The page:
Japanese stiltgrass stems are reddening, and their leaves beaded with dew remind me of that haiku synecdoche for the season: autumn grasses.
The alarm snorts of deer down-hollow give way to the higher-pitched snorting of a fawn in the field. Whatever it is, it’s heading southwest.
Two compound leaves atop a walnut branch feint and dodge like boxing lobsters in the wind. A syrphid fly makes a close inspection of my leg.
When the wind stops, the big locust tree that’s been creaking ominously falls silent, and the long cattail leaves all hold their poses.
Clear and cool. Falling walnut leaves spin through the deep shadows at the edge of the woods. Above the crickets, a distant motorcycle.
Sunny and cool. From somewhere in the valley, the smell of burning plastic. I sit idly watching the purposeful voyages of insects.
Trembling in the top of an oak where a squirrel gathers green acorns. Blurry shadows from a sun shining through cloud. A cuckoo’s soft call.
Even at late morning, it’s chilly when the sun goes in. The yard is now white with snakeroot flowers. The distant sound of a power saw.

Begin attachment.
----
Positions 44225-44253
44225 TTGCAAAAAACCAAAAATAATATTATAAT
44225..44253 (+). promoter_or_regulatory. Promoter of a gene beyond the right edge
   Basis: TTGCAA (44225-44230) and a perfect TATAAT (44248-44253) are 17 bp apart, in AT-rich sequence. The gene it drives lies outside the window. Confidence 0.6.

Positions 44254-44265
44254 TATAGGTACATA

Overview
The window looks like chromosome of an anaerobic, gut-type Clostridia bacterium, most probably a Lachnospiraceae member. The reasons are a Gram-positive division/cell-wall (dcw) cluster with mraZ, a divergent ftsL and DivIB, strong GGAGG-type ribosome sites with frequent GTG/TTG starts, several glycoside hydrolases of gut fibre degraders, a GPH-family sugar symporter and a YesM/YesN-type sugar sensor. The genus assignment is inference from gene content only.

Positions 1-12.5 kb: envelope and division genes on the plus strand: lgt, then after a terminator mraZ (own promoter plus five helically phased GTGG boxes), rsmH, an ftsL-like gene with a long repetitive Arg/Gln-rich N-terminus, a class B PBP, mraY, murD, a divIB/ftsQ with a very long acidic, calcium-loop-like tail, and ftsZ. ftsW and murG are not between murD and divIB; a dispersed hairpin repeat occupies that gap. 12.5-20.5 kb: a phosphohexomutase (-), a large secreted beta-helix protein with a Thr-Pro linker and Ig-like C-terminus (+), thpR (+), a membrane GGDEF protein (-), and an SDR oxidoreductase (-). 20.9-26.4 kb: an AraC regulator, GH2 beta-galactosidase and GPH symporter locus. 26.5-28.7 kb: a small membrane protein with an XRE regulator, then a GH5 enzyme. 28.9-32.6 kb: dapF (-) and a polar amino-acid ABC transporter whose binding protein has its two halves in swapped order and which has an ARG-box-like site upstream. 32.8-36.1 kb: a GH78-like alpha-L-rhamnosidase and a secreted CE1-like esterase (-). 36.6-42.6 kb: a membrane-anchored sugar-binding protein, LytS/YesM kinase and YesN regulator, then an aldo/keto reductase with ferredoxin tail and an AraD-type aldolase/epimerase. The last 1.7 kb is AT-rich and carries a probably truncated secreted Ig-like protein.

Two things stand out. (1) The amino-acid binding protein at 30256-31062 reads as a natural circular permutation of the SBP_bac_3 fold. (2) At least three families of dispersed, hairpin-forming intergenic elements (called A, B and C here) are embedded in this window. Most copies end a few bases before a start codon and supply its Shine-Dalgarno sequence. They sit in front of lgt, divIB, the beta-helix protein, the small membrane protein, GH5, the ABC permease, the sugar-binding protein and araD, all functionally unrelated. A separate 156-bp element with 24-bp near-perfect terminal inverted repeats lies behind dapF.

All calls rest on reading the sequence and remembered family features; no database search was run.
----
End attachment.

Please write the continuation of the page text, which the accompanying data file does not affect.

Cool and clear, the grass bent low by dew. At 10:00, the neighbor’s rooster begins to crow, and I look up to see a few unexpected clouds.
A flat white sky. The ambiguous gestures of random leaves, waving or perhaps drowning in the thick air. A hummingbird is here and gone.
Just after full daylight, a patter of raindrops on the roof. My guests are departing. The steady, dull roar of machines at the quarry.
Still cool at sunrise. A large beetle zooms past. Faint noise from the highway. The desultory calls of a red-eyed vireo.
Ground fog in the corner of the meadow glowing faintly pink in the sunrise. A flicker flies out of the old den in the dead elm tree.
Hazy and warm. As the sun climbs, the cicada chorus grows, and the field cricket in the garden chirps faster and faster.
Another perfect morning. A hummingbird lifts off from the bergamot, tailed closely by a moth. The quiet, anxious calls of a titmouse.
Clear and cold. A blue-headed vireo calls from a sun-drenched treetop in the yard, answered only by the resident wood pewee.